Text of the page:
If you’re wondering how to raise money for a film, you’re not alone. Just as making a film takes a certain measure of experience and patience, film funding will also require you venture outside your comfort zone and learn new skills.
When it comes to investors, you’ll usually find two types. Those who enjoy the glamor of Hollywood and understand that making a film is risky business. The other type of investors are seasoned business professionals who manage their money in a superb way. They have run successful enterprises and will know how to evaluate your business. (Yes, your movie is your business.)
How To Raise Money For A Film
My buddy Tom Malloy raised over 25 Million for his film projects. And he’s really big on having a fully prepped project before you even consider taking a pitch meeting. The reason for this is simple. If you present a project with inexperienced management, lack of star talent, no distribution deal in place with no clue how you’ll return the money, prospective investors will quickly realize your film is unprepared.
While risk tolerance is different for every investor, your project becomes more appealing if you find ways to convey an upside for minimal risk. One of your biggest challenges is to make your movie good business. If you’re trying to raise money for a film, and end up pitching a business project that has no revenue generating framework (your movie is not yet made and there is no distribution) you will need to find selling points other than than an invite to the wrap party to make your project appealing.
An awesome script can attract talent. Name talent can increase your odds of a distribution deal. Distribution can create the opportunity for ROI (Return on Investment). If you put all the pieces together and the stars align, then you may have something worth presenting to investors.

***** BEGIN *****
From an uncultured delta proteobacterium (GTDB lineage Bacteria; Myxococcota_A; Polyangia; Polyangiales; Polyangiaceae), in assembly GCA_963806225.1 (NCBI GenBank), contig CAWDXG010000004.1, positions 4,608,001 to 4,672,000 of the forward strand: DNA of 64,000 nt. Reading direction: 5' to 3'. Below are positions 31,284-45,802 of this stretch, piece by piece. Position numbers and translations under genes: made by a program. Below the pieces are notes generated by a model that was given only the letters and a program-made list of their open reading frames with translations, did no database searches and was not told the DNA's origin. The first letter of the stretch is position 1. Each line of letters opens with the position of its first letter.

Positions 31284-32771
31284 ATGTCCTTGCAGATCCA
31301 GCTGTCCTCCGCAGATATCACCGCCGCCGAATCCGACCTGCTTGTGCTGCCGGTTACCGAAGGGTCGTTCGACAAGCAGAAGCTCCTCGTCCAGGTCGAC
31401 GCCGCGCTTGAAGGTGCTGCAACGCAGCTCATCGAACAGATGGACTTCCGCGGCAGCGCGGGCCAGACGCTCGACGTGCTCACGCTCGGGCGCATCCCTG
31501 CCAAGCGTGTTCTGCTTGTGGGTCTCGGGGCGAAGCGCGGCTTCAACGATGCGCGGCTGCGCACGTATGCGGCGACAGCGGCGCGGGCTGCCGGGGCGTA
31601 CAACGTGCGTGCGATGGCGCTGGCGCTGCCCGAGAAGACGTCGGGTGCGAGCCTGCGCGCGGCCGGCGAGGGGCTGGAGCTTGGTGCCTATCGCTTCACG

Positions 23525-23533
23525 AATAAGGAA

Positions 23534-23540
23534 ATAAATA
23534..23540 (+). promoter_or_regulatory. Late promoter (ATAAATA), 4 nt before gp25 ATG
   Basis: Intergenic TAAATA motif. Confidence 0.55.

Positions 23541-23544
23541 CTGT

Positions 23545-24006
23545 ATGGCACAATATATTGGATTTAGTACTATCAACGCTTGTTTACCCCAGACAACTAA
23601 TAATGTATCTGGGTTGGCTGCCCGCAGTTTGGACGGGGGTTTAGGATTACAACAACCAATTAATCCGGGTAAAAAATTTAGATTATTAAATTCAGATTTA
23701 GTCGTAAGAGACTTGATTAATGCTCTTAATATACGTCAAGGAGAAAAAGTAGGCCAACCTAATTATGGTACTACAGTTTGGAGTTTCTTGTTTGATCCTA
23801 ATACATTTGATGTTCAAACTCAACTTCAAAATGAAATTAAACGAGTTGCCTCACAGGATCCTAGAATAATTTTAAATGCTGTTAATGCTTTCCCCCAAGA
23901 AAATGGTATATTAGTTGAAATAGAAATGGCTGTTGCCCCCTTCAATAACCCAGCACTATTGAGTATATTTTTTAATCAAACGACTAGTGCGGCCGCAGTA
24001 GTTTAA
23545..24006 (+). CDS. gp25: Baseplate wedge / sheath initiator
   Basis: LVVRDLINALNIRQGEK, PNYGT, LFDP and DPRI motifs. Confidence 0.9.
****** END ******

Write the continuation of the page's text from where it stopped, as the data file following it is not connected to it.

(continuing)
Name Talent Mitigates Risk
What is name talent? To find out, use the grandmother test. Ask your grandmother if she ever heard of Jason Brubaker. If she has not, chances are I’m not a name. Then ask if she ever heard of Tom Cruse. Chances are she has. So as a rule of thumb, if your grandmother has not heard of a particular actor, neither has the prospective investor or paying audience.
Here are steps you can take when trying to figure you how to raise money for a film:
1. Control the rights to a killer script.
2. Break your screenplay into a schedule and budget.
3. Take this info and create a film business plan (and talk to an attorney!)
4. Reach beyond your network to find prospective film investors.
5. Prep your pitch, get the meeting and ask for what you want!
Keep mind that to a high net worth individual, $100K may feel like $100 dollars. So the way your HNI measures risk will be different than most. But because these folks are sophisticated, when you’re looking to raise money for a film, you’ll need to convince your HNI that your project offers more than a party.